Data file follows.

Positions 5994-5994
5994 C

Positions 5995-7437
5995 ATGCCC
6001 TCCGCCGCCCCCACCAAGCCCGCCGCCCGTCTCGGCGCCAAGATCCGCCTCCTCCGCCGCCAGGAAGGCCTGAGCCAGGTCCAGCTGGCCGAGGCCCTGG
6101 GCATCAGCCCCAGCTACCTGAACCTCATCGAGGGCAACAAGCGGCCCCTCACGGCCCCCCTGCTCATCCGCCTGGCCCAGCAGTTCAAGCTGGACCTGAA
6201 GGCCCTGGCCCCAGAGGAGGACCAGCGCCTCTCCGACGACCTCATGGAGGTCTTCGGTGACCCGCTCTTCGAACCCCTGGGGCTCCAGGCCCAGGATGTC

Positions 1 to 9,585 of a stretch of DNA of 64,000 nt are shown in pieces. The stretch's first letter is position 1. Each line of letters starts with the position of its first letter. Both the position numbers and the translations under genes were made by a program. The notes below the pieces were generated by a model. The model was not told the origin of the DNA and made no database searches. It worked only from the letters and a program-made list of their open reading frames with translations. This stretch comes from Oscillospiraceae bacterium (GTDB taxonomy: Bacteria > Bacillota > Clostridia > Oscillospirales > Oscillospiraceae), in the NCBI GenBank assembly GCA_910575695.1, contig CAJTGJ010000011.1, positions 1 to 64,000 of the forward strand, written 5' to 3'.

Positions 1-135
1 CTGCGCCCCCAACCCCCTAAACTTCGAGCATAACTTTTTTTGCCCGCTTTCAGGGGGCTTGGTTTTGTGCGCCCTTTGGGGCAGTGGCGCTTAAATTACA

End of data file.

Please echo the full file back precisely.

Positions 5994-5994
5994 C

Positions 5995-7437
5995 ATGCCC
6001 TCCGCCGCCCCCACCAAGCCCGCCGCCCGTCTCGGCGCCAAGATCCGCCTCCTCCGCCGCCAGGAAGGCCTGAGCCAGGTCCAGCTGGCCGAGGCCCTGG
6101 GCATCAGCCCCAGCTACCTGAACCTCATCGAGGGCAACAAGCGGCCCCTCACGGCCCCCCTGCTCATCCGCCTGGCCCAGCAGTTCAAGCTGGACCTGAA
6201 GGCCCTGGCCCCAGAGGAGGACCAGCGCCTCTCCGACGACCTCATGGAGGTCTTCGGTGACCCGCTCTTCGAACCCCTGGGGCTCCAGGCCCAGGATGTC

Positions 1 to 9,585 of a stretch of DNA of 64,000 nt are shown in pieces. The stretch's first letter is position 1. Each line of letters starts with the position of its first letter. Both the position numbers and the translations under genes were made by a program. The notes below the pieces were generated by a model. The model was not told the origin of the DNA and made no database searches. It worked only from the letters and a program-made list of their open reading frames with translations. This stretch comes from Oscillospiraceae bacterium (GTDB taxonomy: Bacteria > Bacillota > Clostridia > Oscillospirales > Oscillospiraceae), in the NCBI GenBank assembly GCA_910575695.1, contig CAJTGJ010000011.1, positions 1 to 64,000 of the forward strand, written 5' to 3'.

Positions 1-135
1 CTGCGCCCCCAACCCCCTAAACTTCGAGCATAACTTTTTTTGCCCGCTTTCAGGGGGCTTGGTTTTGTGCGCCCTTTGGGGCAGTGGCGCTTAAATTACA